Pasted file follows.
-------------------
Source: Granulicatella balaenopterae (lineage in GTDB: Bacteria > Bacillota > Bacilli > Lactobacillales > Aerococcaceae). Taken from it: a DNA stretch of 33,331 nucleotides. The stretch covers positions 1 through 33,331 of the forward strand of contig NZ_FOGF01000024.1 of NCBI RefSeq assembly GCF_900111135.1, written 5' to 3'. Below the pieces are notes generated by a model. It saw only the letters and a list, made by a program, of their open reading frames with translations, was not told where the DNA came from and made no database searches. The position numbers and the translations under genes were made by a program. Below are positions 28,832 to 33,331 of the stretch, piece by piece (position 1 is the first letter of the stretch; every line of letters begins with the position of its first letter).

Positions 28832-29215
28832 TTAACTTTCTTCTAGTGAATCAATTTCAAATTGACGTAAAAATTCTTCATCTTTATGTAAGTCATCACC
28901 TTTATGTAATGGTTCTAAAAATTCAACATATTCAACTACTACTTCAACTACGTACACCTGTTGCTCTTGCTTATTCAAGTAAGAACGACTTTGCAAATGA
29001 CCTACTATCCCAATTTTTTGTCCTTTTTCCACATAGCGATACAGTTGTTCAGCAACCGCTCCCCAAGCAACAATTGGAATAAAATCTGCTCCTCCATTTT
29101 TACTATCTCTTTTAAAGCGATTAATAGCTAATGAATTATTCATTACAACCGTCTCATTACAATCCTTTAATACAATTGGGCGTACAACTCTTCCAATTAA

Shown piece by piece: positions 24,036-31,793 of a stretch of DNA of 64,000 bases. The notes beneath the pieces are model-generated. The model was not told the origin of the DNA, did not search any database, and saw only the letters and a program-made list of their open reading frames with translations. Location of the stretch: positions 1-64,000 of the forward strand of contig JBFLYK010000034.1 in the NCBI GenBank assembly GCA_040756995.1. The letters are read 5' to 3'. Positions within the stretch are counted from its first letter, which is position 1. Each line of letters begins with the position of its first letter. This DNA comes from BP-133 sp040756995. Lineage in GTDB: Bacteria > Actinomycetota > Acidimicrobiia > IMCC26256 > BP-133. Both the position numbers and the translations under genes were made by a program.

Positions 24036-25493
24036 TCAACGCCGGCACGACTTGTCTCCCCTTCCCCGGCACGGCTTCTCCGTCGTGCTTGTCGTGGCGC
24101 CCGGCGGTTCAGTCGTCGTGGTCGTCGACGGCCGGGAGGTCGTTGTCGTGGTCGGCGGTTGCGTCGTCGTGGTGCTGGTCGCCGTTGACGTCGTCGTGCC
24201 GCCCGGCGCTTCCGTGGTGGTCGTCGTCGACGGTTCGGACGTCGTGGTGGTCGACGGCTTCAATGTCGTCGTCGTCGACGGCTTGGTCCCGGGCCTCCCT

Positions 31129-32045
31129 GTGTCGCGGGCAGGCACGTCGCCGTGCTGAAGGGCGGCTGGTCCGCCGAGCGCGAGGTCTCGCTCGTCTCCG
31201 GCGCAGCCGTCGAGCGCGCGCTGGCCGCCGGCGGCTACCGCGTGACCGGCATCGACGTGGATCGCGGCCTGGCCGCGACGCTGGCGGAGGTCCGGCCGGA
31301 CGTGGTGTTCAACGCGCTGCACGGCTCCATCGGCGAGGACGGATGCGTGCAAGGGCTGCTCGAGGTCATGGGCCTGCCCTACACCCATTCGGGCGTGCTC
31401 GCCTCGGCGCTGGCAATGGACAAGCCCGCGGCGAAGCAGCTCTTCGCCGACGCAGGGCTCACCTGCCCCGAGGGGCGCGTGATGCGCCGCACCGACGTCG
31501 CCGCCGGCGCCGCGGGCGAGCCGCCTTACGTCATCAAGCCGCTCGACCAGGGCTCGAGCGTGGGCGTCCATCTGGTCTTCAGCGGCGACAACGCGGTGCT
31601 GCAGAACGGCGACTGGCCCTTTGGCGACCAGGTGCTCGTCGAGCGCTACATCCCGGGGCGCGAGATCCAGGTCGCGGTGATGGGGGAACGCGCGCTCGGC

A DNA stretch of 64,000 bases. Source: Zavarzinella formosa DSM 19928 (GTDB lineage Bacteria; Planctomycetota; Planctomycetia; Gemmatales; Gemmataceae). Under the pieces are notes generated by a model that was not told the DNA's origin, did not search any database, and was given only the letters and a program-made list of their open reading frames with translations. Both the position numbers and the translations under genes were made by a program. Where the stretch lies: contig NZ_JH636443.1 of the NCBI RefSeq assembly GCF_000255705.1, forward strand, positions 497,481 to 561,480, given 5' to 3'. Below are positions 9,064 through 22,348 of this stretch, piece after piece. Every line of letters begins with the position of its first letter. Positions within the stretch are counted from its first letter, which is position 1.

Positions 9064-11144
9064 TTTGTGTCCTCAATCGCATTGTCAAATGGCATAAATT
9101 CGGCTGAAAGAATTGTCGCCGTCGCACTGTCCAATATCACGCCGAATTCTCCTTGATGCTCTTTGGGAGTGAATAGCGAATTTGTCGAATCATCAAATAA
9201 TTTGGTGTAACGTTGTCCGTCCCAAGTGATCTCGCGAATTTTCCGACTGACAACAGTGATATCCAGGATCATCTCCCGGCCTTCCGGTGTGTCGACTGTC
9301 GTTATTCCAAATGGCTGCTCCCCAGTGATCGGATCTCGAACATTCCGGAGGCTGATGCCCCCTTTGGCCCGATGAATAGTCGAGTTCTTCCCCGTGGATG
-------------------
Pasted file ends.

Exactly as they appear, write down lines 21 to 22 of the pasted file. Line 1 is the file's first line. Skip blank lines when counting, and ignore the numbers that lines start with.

9064 TTTGTGTCCTCAATCGCATTGTCAAATGGCATAAATT
9101 CGGCTGAAAGAATTGTCGCCGTCGCACTGTCCAATATCACGCCGAATTCTCCTTGATGCTCTTTGGGAGTGAATAGCGAATTTGTCGAATCATCAAATAA